Alaska Fish & Wildlife News
January 2017

Documenting Steller Sea Lions
Using Time-Lapse Cameras

By Justin Jenniges
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Steller sea lions on South Marble Island. Three marked animals can be seen. Riley Woodford photo.

Alaska Department of Fish and Game biologists have been studying the life history of Steller sea lions throughout their range in Alaska for more than 50 years. In some areas such as the western Aleutian Islands, populations have declined more than 90 percent since the 1970s and have not shown signs of recovery. Meanwhile, overall eastern population counts have been increasing roughly three percent per year during this same timeframe. Sites in and around Glacier Bay National Park in northern Southeast Alaska were first colonized during the 1980s through 2000s and have seen even higher annual growth. This region saw an overall average increase of about eight percent per year, with yearly growth as follows: Graves Rocks about four percent, South Marble Island greater than 16 percent, and Inian Islands greater than 14 percent.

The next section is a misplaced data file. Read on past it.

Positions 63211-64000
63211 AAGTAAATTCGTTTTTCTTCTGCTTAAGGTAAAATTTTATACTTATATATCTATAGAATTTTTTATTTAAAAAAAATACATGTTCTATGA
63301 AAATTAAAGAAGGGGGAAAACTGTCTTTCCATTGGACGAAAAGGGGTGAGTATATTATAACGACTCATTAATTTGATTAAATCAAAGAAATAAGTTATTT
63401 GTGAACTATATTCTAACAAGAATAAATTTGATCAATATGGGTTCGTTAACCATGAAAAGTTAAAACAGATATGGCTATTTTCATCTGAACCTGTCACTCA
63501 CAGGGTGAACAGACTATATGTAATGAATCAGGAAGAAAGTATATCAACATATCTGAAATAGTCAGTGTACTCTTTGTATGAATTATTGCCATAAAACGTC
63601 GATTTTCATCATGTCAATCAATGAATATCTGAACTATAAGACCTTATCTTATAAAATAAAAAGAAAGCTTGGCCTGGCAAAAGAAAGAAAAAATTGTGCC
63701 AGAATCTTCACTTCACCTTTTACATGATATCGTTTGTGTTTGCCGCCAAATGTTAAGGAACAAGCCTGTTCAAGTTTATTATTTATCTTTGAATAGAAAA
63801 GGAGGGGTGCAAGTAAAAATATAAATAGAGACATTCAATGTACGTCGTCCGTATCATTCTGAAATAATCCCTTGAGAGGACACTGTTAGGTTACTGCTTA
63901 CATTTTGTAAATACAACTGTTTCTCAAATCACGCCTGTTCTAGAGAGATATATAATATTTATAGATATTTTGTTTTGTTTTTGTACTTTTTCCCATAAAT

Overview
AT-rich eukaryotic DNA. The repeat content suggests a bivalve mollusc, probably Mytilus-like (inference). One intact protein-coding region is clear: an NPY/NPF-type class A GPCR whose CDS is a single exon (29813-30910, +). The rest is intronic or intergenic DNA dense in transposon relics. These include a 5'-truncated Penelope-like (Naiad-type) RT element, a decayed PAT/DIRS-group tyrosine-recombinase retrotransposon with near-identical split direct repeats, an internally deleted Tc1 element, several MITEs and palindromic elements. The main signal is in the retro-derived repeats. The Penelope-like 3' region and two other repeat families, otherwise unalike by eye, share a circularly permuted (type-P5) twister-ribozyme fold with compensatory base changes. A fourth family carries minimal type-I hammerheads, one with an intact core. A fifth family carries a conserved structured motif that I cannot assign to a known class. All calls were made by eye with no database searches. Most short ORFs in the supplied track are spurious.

You might be wondering, “How do scientists know that all the “missing” Steller sea lions from the declining sites aren't just moving to Glacier Bay where conditions are apparently better for some reason?” Well, researchers from a number of agencies have been permanently marking a small number of Steller sea lions from various sites and documenting them during annual surveys, so they can use that information to estimate population survival rates and discern movement patterns.